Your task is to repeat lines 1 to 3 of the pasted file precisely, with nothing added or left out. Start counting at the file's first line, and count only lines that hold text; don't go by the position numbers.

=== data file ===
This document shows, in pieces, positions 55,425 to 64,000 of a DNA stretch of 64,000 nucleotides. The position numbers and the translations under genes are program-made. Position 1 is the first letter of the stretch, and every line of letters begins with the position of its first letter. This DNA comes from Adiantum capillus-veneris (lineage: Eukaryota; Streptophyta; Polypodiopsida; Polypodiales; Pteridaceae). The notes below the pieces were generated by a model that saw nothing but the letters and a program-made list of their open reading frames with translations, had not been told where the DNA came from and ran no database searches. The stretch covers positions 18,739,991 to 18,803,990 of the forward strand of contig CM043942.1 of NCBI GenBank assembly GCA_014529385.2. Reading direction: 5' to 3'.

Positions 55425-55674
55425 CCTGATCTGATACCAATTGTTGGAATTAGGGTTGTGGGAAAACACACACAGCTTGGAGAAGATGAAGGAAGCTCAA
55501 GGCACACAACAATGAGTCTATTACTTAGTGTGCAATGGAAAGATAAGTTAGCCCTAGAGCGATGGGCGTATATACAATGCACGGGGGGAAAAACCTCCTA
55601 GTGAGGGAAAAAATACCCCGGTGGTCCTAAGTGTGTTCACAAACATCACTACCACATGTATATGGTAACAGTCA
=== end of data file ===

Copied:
This document shows, in pieces, positions 55,425 to 64,000 of a DNA stretch of 64,000 nucleotides. The position numbers and the translations under genes are program-made. Position 1 is the first letter of the stretch, and every line of letters begins with the position of its first letter. This DNA comes from Adiantum capillus-veneris (lineage: Eukaryota; Streptophyta; Polypodiopsida; Polypodiales; Pteridaceae). The notes below the pieces were generated by a model that saw nothing but the letters and a program-made list of their open reading frames with translations, had not been told where the DNA came from and ran no database searches. The stretch covers positions 18,739,991 to 18,803,990 of the forward strand of contig CM043942.1 of NCBI GenBank assembly GCA_014529385.2. Reading direction: 5' to 3'.

Positions 55425-55674
55425 CCTGATCTGATACCAATTGTTGGAATTAGGGTTGTGGGAAAACACACACAGCTTGGAGAAGATGAAGGAAGCTCAA